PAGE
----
DVD Reviews

Toy Machine – Good and Evil

Even though I have refrained from jumping downs huge sets of stairs and long slippery rails for the last couple of years, one company is sure to spark that motivation within me again and that’s the Blood Sucking Corporation that is Toy Machine. Somehow Ed Templeton always gets the rawness and style balance correct with his videos, even if it means waiting a while and swapping endless team members… ‘Good & Evil’ takes us back to the good old days of ‘Welcome to Hell’, but doesn’t surpass the master piece that was. It comes close and here are a few reasons why: – First of all, Ed has a great sense of music and especially when it needs to be paired up with skateboarding, so expect to be pleased on that front. The master of ceremonies opens up the show and skates a lot of banks to ledge/rail spots with the usual dangly style. However, I did find that Ed’s skating wasn’t as gnarly as it has been, but I can only imagine that this is due to being caught between a million responsibilities that don’t involve riding a skateboard…
Right, the following two riders have had a lot of hype written about them so you’d expect something out of the ordinary, but honestly Josh Harmony and Austin Stephens didn’t surprise me at all. I found both of their parts rather bland and ordinary. I would say ‘sorry’, but I won’t. It’s what I saw and what I felt.

On the other hand, new team rider Johnny Layton is a great surprise. I really though this kid was nothing special apart from long feeble grinds, but then I saw his debut part in ‘G&E’. Johnny plays it cool to begin with, but then starts to show his true colours with style, pop and gnar wrapped into one. Oh, and he isn’t afraid to grab his board either which is kind of cool, too.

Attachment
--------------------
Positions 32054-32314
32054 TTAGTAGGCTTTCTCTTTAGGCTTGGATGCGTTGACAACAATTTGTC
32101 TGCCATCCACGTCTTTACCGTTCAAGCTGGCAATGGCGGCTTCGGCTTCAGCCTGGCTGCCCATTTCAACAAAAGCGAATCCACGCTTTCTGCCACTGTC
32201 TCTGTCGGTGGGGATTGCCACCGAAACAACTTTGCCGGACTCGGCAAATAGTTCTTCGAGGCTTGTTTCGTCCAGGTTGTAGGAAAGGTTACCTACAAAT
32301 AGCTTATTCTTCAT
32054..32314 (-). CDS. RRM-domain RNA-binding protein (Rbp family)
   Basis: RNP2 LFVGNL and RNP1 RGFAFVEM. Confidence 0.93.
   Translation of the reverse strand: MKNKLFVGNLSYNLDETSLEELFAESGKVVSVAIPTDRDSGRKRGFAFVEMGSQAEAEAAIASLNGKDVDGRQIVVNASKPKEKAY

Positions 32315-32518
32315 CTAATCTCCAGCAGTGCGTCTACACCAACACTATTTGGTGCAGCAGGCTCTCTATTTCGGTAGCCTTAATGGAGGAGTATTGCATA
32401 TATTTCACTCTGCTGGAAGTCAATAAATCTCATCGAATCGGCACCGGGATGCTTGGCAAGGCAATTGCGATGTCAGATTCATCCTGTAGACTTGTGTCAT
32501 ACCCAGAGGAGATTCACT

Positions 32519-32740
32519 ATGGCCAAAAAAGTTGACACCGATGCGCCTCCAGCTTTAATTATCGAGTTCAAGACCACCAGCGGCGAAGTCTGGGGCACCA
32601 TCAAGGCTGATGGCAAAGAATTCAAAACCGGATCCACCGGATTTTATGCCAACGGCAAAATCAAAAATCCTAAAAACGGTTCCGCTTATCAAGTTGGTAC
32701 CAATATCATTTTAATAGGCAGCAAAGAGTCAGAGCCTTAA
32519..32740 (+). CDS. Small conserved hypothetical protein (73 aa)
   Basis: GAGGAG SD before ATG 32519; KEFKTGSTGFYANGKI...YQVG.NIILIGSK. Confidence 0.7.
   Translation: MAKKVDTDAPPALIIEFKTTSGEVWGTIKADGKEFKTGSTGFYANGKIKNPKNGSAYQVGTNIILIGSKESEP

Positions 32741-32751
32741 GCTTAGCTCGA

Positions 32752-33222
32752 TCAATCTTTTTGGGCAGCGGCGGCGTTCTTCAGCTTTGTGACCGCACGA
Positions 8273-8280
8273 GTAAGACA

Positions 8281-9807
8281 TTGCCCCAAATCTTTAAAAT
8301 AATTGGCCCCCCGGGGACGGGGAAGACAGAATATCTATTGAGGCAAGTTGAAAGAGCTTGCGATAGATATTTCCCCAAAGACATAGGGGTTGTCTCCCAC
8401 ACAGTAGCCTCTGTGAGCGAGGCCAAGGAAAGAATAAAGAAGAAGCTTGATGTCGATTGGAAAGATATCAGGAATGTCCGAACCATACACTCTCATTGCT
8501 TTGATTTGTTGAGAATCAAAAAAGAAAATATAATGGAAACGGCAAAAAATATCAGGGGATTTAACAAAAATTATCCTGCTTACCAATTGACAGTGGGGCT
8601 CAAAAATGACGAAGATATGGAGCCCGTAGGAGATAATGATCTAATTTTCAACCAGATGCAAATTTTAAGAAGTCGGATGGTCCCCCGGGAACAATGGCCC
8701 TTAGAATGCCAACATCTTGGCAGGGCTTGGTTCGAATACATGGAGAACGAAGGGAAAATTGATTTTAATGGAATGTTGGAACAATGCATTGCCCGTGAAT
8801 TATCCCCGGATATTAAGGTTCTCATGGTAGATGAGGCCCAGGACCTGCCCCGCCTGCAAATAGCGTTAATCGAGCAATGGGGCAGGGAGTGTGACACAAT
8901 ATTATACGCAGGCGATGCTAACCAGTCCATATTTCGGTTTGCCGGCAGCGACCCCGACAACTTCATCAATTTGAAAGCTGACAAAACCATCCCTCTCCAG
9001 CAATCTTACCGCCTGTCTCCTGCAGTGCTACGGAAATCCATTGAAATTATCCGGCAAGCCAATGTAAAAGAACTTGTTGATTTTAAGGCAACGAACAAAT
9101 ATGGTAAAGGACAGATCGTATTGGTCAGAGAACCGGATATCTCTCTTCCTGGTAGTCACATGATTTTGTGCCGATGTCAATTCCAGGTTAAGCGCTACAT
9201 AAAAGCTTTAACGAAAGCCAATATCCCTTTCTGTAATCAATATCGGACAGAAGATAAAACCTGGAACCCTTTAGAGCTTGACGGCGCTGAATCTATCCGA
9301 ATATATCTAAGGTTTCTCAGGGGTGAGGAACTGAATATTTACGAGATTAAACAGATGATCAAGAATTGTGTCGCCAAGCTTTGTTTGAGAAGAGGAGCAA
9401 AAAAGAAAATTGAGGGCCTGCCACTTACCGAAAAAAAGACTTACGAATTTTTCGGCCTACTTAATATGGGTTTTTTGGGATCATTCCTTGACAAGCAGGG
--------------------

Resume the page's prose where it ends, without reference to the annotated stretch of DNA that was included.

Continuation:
Weh hey! A secret rider! Well, Matt Benett won’t be a secret much longer. This innocent young buck come through with a very stylish first part that actually takes quite a lot of switch skating to the gaps and rails. His icing on the cake is a very hard (and don’t deny it!) switch backside 180 to backside smith grind down a couple of rails. Just think about that for a minute…
The man who wears a moustache like a gay porn extra steps up and annihilates rails with tech-gnar (technical and gnarly skating for those who don’t read Thrasher). Billy Marks deserves all the props he can get because whacking out kickflip frontside feebles and switch bigspin heelflip boardslides is no small feat. I don’t like Billy’s style, but nobody’s perfect, right?

Finally, the Butcher closes up shop. Diego Bucchieri is known for his fearless approach to gaps, so he does what he’s known best for and leaps everywhere. I did spot a ridiculous backside kickflip off Geoff Rowley’s bump so keep your eyes open for that! Also, he DOESN’T do Ali’s 25 set! It’s the 20 set in San Francisco that was featured in an old Thrasher video, ok? Stop speculating.

So, there you go. ‘G&E’ is a pretty good video and I won’t bother to go over the endless lists of bonus footage that include tours, art films, sponsor me tapes and friends. I will however mention the most gruesome ankle snappage I have seen in a while. It’s in there, but I won’t say where because I didn’t know until I saw it and it made me look away and thank God I don’t try any of these stunts anymore!